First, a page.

The natural world has a strong influence on me, and I find myself constantly yearning to create something between nature and culture that is neither fully one nor the other. For me, the forest can become the studio, the studio can become the forest. My work considers the ways in which experiences and perspective help us explore our surroundings to create memories. My research into the aesthetics of the institutional collection and maintenance of artifacts and specimens is informed by actual work experience in scientific lab as well as in public and private museum collections. These spaces where collections are stored, protected, categorized, and documented are important to me, and I have a particular interest in the museum crate, or shipping crate, as a vehicle to create works dealing with movement and the psychology of collecting. Collecting, observing, and processing curiosities is an important part of my creative process. I am driven to capture the invigorating feeling of discovery and preserve it in my work. This serves to satisfy anxiety over loss of memories as well as to transfer them into something meaningful that I wish to share with others.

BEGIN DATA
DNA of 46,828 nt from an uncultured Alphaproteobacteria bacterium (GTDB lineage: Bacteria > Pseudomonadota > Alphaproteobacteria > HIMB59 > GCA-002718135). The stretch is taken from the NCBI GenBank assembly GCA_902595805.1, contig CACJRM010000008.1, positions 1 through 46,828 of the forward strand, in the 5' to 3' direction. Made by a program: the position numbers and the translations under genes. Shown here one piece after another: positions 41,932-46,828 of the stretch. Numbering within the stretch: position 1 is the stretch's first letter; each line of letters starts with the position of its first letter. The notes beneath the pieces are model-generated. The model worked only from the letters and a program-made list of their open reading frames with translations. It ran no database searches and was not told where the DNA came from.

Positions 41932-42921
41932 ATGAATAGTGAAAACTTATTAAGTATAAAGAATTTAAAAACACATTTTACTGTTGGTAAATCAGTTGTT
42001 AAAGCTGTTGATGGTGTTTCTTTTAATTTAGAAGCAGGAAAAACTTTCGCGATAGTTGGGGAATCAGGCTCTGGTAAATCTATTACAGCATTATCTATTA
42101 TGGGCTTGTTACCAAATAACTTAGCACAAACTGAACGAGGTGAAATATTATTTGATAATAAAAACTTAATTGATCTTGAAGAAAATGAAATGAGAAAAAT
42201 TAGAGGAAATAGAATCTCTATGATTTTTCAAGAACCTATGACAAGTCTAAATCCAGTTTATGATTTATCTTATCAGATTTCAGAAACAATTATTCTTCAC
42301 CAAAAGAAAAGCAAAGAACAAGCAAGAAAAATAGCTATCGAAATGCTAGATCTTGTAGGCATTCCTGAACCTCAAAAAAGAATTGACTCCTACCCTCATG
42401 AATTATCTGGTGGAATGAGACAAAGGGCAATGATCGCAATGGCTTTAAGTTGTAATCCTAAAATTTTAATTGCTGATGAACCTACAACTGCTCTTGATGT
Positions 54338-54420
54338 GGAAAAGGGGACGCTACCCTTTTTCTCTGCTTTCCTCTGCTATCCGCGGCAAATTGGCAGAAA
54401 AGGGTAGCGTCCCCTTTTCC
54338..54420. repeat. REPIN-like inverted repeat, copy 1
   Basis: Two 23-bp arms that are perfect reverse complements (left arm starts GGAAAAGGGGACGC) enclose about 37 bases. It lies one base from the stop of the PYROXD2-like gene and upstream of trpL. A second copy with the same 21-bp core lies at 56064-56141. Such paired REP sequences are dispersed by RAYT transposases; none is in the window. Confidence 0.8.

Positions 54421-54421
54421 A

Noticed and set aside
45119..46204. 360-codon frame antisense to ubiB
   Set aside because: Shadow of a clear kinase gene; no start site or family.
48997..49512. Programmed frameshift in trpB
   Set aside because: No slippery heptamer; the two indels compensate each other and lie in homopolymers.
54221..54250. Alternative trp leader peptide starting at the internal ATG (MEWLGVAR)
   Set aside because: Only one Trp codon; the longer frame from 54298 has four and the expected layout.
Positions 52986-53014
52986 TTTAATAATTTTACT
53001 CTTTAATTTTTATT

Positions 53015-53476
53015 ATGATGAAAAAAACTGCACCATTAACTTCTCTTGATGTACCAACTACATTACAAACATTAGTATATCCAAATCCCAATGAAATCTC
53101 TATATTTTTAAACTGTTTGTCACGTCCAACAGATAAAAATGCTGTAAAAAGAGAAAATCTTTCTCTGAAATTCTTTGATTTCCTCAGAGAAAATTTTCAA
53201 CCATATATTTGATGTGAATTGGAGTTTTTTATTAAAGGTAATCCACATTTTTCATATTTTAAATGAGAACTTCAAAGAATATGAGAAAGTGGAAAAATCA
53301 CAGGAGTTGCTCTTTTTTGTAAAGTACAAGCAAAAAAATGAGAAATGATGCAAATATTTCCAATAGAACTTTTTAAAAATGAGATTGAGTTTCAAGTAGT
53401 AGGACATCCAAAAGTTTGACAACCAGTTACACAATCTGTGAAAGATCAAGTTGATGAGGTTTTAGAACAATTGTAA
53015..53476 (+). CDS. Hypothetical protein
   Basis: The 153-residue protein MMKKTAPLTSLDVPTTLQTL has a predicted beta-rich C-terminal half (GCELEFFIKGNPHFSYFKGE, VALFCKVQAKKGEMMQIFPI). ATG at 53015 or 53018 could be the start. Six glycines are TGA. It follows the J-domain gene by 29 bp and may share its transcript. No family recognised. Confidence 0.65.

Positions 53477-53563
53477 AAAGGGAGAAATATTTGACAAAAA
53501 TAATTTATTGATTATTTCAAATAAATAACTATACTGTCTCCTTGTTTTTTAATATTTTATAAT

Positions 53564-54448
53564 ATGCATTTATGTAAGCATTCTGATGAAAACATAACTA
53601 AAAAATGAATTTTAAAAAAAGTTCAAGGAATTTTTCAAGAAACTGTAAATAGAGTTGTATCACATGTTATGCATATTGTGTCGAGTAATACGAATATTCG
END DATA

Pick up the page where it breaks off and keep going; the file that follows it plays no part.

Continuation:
Really, there’s nothing here. It’s like a place where you live. The only useful thing about the studio is that after some time you can imagine something. A forest, for example. I walk in it. Today it is nothing for me, but perhaps in two weeks it will become something.”
- Christian Boltanski, ‘Studio Visit’, Tate Magazine, no.2, Summer, 2005